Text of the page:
Landlords owe a duty of care to their tenants to make sure, as far as is reasonably possible, to be sure a property is safe, both at the commencement and during the course of a tenancy.

This Court of Appeal case in 26 February 2019 relates to a council tenancy, though its implications also apply to private tenancies.

These guidelines are based on English law. They are not a definitive interpretation of the law. Every case is different and only a court can decide, so always seek expert advice before taking action or not.

The tenant Mrs Rogerson suffered serious injury when a corroded inspection cover in her garden collapsed when she stood on it while mowing the lawn, resulting in her partly falling into the sewage drain.

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Mrs Rogerson sued her landlord for personal injury, loss of earnings and damages.

The question for the courts to decide was, can a landlord be held liable in these circumstances? A complicating factor was that the ownership and liability for repair of the drain cover was with the water company.

The Court of Appeal found that indeed liability did rest with the landlord, even though section 4 of the Defective Premises Act 1973 does not place an obligation on a landlord to carry out regular inspections, but subsequent regulations may – see below.

The landlord had in fact carried out an inspection prior to the letting, and again a few months before the accident. However, the court said that the landlord had failed to take reasonable care as the defect with a corroded cover could easily have been discovered.

But the counter argument goes, if the defect was not known, how could the landlord be held liable especially if there was no duty to inspect under section 4 of the Act? In the lower court, the judge had held that the landlord still had a duty to ensure the property was reasonably safe.

This conclusion was upheld by the court of appeal, the question here being whether the inspections had been carried out satisfactorily to comply with a reasonable duty of care. The judge felt that the evidence put forward did not establish firmly that the landlord had met its duty of care when doing the inspections. It also stated that a landlord’s duty of care to inspect included garden areas of a property. Mrs Rogerson’s damages claim was allowed.

It remains the case therefore that whether a system of regular inspections is required will depend on the specifics of the case and the known or likely risks at the property, so the court concluded that “an overly restrictive approach as to the extent of section 4 would be contrary to its purpose.”

Personal injury:

Landlords have a general duty of care to make sure the properties they rent are kept in a safe condition for their tenants. Not all tenant injuries are the fault of the landlord though, so it is important to know the difference and your responsibilities to avoid any expensive and damaging personal injury claims.

Negligence and a landlord’s duty to tenants

For a landlord to be deemed liable for an injury to a tenant, it must be shown that they were negligent in some way. Negligence is a legal concept that holds individuals accountable for any harm they may cause to other parties. To prove that a landlord has been negligent, a tenant is required to prove that the landlord failed to uphold their duty of care towards the them or others – which then resulted in an injury.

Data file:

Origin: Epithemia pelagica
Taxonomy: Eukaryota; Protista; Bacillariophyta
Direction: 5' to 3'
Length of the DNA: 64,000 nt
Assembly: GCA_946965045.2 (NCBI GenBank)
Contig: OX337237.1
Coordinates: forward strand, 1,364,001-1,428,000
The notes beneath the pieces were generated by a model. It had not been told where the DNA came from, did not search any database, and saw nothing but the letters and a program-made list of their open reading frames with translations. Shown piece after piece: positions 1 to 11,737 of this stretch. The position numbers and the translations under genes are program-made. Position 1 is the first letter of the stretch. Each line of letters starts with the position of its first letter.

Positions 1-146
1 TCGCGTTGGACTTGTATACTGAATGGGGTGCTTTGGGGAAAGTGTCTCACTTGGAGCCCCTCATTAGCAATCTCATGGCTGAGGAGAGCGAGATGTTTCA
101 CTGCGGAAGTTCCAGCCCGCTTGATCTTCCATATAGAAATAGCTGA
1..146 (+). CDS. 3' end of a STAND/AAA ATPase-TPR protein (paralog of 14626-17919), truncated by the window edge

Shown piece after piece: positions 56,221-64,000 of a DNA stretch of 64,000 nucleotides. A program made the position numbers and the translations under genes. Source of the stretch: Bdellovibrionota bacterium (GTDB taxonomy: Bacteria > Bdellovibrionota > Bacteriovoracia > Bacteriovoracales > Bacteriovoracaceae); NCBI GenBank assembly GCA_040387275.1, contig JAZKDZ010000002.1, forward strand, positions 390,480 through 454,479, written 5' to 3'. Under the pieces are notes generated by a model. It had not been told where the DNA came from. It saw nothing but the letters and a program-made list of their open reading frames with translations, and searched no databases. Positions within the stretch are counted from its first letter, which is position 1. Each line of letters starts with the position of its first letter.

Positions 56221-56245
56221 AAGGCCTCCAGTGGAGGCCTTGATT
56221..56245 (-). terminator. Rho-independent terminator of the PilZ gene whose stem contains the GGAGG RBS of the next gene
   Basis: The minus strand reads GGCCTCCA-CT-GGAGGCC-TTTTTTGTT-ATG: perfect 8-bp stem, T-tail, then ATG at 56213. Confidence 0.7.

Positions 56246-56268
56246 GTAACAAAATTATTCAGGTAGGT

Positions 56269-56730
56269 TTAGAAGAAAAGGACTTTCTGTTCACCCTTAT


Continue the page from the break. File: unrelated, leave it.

Duty of care, or ‘standard of care’, in this respect refers to the responsibilities of the landlord in terms of maintaining a safe property. Landlords are expected to make sure their property is safe to a reasonable standard.

If a landlord fails to meet the reasonable standard of care test then they could be found to be liable for any injuries caused to tenants as a result.

The big question here for landlords is, what is meant by ‘reasonable care’? To determine if a landlord has acted reasonably, the courts will ask two questions:

1What would the average, reasonable landlord do in similar circumstances?

2Has the landlord demonstrated at least that average level of reasonable care?

In some cases, a court may find that the standard of care expected of a landlord should be greater than the average or ‘reasonable’ level. For instance if young children are involved, as they are less able to assess risks and avoid danger. Similarly, if you are renting to people who do not speak English as a first language it could be argued that, as the landlord, it is your responsibility to ensure warning signs are provided in the tenants’ language.

Similarly, a landlord could be held responsible for failing to install smoke and carbon monoxide alarms in the property. New regulations regarding smoke alarms are now in force in the UK, requiring landlords to fit working smoke alarms on every storey of a rental property and Carbon Monoxide alarms in any room containing solid fuel appliances that is used as living accommodation. For more information read our guide: Are you properly alarmed?

Physical injuries to tenants

A landlord could be held liable for a physical injury to a tenant that was caused by the landlord’s failure to maintain the property to a reasonably safe level, or to make repairs in a timely fashion. For example, if a staircase has a faulty handrail and the tenant is injured as a result of falling down the stairs then the landlord could be found negligent.

However, this would only apply if the landlord was notified of the hazard and had a reasonable time to fix it.

The Defective Premises Act 1972 states the legal obligation for landlords to prevent their tenants from suffering injury from property defects. Some of the more common defects to be aware of include:

  • Damaged floorboards
  • Worn/loose carpets
  • No handrails/damaged handrails on staircases
  • Loose plaster – particularly on ceilings